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In-Depth Review

Dig Dug Remix: The Devil’s in the Controls


When I reviewed Galaga Remix, I noted there were some issues with the control scheme, particularly in the arcade version, but they didn't completely ruin the experience. Unfortunately, those issues are magnified in Dig Dug Remix, and they persist in the arcade and Remix versions of the game. As a result, the playability suffers.

I always enjoyed the arcade version of Dig Dug, but recreating it on the iPhone requires a vertical presentation that shoves a tiny virtual control pad at the bottom of the screen. It's too easy for a finger to slide off the pad, making it very difficult to keep track of the action while trying to figure out which direction you're pressing. An arrow on the screen provides a visual cue for the character's trajectory, but I should be able to focus on pumping up and exploding Pookas and Fygars without worrying about such things. I realize that faithfully recreating the arcade version left little room at the bottom of the screen, but a virtual joystick would have been a better option, barring a physical gamepad that you plug into the dock connector. (One called GameBone Pro is in the works.)

The arcade classic; too bad the controls are wonky

You can also swipe your finger on the screen to move the character, who is actually named Taizo Hori, but that option isn't any better. The Remix version has the same two control schemes: swiping your finger is equally useless here, and the crammed layout of the screen means that the virtual control pad is just slightly bigger than the one in the arcade version – slightly bigger turns out to be no better. Neither version of the game lets you use the accelerometer, which is just as well since I don't enjoying playing iPhone games that way.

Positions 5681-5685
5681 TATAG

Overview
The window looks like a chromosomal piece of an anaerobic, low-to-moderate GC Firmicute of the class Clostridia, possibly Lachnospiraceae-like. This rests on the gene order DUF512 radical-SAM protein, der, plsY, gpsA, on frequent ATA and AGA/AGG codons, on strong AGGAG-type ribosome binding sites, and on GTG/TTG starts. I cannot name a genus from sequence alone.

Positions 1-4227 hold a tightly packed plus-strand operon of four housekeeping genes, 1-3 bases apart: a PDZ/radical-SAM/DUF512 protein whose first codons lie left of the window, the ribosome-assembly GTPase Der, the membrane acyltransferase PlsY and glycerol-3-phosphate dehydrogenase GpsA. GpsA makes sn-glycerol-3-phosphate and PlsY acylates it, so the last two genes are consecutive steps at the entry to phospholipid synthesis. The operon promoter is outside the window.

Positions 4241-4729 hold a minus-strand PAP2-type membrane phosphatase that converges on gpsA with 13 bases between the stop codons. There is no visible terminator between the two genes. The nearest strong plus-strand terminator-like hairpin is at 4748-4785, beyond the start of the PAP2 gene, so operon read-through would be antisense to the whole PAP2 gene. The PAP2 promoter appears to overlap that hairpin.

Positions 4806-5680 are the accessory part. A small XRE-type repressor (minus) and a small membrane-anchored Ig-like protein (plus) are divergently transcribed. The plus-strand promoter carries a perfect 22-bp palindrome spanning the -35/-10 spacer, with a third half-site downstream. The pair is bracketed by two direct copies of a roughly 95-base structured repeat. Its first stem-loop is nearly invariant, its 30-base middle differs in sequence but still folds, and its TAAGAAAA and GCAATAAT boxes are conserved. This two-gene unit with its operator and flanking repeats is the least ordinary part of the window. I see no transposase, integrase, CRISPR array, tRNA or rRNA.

The Remix version, with a slightly better control pad

Like other Remix titles released by Namco, the Remix side of Dig Dug takes the basic gameplay and looks at it as if the game was being developed today. As a result, you have access to power-ups, such as a faster shovel or a stronger pump, and you have bosses to defeat while making your way through the 35 levels. If it wasn't for my frustration with the controls, I'd say that I enjoy it a lot. And I would certainly take greater pleasure in a stroll down memory lane with the arcade version.

If you want to try before you buy, there's a Lite version available.


Just The Facts

Dig Dug Remix from Namco

MSRP US$5.99


  • The arcade version is faithfully represented
  • The Remix side offers a unique twist on familiar gameplay
  • You can pick up where you left off, rather than have to start over with the first level, in both versions of the game


  • Controls, controls, controls: they're only a little better in the Remix version; on the arcade side, the game is almost unplayable

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